This is a MERIT Extension application Request: The goal of this research is to define the cellular and molecular mechanisms responsible for morphological transitions that occur during embryogenesis. Our experiments focus on cycle 14 in Drosophila because the changes that occur at that stage (cellularization and gastrulation) are rapid, simple and reproducible, and can be easily visualized using molecular markers for cytoskeletal and cell adhesion components. Cycle 14 also defines the stage in Drosophila development when the embryo transitions from a complete dependence on maternally supplied gene products to a reliance on zygotic transcription. It thus offers unique genetic advantages for Identifying genes that are relevenat for these processes. Our work is specifically directed at the genes and mechanisms that control cell cycle behavior, global transcription and morphological change. In the next five years, we will continue our analysis of these processes using confocal microscopy of living embryos, classical genetics, molecular biology, quantitative imaging and computer based modeling. Our analysis of cell cycle changes at cycle 14 will focus on String and Twine, two cdc25 homologues that are supplied maternally and whose degradation at cycle 14 appeared to govern the pause in cell cycle that occurs at that time. We will also use chromosomal rearrangements to generate embryos that are missing defined regions of the genome and use the phenotypes observed in those embryos to identify genes that are active at that time. Our initial analysis will focus on the gene or genes located in the centromeric regions of the heterochromatin that are essential for the final fast phase of cellularization. We will investigate the mechanism that control cell shape change in mesodermal cells at the onset of gastrulation, using quantitative imaging and cell reconstructions to analyze the organization of the actin-myosin cytoskeleton and the apical constrictions that occurs in those cells. We will extend this approach to other morphogenetic events of gastrulation.

National Institute of Health (NIH)
Eunice Kennedy Shriver National Institute of Child Health & Human Development (NICHD)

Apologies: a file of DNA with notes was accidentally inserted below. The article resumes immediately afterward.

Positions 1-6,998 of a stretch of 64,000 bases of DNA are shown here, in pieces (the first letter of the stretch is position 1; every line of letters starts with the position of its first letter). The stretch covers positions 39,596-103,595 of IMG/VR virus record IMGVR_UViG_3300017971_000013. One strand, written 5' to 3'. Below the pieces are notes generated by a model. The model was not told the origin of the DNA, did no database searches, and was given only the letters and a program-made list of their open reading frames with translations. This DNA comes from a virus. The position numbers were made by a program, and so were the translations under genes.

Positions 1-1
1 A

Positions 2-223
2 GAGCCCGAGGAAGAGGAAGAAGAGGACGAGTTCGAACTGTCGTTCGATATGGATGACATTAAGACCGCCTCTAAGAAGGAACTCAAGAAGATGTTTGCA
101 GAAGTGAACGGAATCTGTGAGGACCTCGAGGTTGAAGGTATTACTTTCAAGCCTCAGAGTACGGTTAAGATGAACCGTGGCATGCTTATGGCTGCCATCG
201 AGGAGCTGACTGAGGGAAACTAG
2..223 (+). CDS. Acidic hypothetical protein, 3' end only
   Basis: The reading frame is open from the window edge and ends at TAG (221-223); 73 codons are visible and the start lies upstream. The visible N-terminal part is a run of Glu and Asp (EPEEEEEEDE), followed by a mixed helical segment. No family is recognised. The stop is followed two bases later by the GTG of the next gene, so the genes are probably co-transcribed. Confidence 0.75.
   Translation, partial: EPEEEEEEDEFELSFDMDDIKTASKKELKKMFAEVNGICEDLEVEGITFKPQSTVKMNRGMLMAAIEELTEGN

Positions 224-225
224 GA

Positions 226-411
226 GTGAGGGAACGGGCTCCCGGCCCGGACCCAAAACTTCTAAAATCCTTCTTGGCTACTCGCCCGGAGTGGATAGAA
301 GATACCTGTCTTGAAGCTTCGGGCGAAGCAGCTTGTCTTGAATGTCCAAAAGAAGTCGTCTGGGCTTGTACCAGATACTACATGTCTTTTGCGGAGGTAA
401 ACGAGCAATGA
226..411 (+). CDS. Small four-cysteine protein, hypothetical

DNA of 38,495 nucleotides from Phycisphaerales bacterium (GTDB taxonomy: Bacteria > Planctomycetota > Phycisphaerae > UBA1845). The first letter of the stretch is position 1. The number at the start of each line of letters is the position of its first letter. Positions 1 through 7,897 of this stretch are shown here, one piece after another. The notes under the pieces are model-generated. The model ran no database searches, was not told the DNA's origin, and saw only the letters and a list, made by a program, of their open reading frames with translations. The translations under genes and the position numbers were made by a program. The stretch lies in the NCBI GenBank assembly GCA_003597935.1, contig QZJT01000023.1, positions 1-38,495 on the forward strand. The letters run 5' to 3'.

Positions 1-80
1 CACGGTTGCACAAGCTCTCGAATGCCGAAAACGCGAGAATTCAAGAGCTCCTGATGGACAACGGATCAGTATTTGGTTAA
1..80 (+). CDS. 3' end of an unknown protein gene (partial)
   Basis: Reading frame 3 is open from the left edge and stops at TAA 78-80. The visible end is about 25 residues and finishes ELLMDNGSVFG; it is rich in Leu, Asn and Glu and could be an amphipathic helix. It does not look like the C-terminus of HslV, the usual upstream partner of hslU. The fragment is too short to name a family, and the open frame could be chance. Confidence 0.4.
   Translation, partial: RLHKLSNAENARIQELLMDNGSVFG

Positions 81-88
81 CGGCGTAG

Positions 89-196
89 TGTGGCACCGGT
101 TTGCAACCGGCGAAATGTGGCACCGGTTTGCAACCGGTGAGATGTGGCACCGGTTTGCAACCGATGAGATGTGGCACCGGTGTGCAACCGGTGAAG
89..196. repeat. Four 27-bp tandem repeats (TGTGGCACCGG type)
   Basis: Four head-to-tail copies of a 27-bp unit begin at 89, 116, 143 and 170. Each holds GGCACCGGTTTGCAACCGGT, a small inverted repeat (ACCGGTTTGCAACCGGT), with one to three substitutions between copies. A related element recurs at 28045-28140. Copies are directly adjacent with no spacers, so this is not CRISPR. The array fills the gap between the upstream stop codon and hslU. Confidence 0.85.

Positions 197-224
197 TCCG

Method to Extend Research in Time (MERIT) Award (R37)
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Special Emphasis Panel (NSS)
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Coulombe, James N
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Princeton University
Schools of Arts and Sciences
United States
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Weng, Mo; Wieschaus, Eric (2017) Polarity protein Par3/Bazooka follows myosin-dependent junction repositioning. Dev Biol 422:125-134
Falahati, Hanieh; Wieschaus, Eric (2017) Independent active and thermodynamic processes govern the nucleolus assembly in vivo. Proc Natl Acad Sci U S A 114:1335-1340
He, Bing; Martin, Adam; Wieschaus, Eric (2016) Flow-dependent myosin recruitment during Drosophila cellularization requires zygotic dunk activity. Development 143:2417-30
Blythe, Shelby A; Wieschaus, Eric F (2016) Establishment and maintenance of heritable chromatin structure during early Drosophila embryogenesis. Elife 5:
Weng, Mo; Wieschaus, Eric (2016) Myosin-dependent remodeling of adherens junctions protects junctions from Snail-dependent disassembly. J Cell Biol 212:219-29
Falahati, Hanieh; Pelham-Webb, Bobbie; Blythe, Shelby et al. (2016) Nucleation by rRNA Dictates the Precision of Nucleolus Assembly. Curr Biol 26:277-85
Blythe, Shelby A; Wieschaus, Eric F (2015) Zygotic genome activation triggers the DNA replication checkpoint at the midblastula transition. Cell 160:1169-81
Polyakov, Oleg; He, Bing; Swan, Michael et al. (2014) Passive mechanical forces control cell-shape change during Drosophila ventral furrow formation. Biophys J 107:998-1010
He, Bing; Doubrovinski, Konstantin; Polyakov, Oleg et al. (2014) Apical constriction drives tissue-scale hydrodynamic flow to mediate cell elongation. Nature 508:392-6
Di Talia, Stefano; Wieschaus, Eric F (2014) Simple biochemical pathways far from steady state can provide switchlike and integrated responses. Biophys J 107:L1-L4

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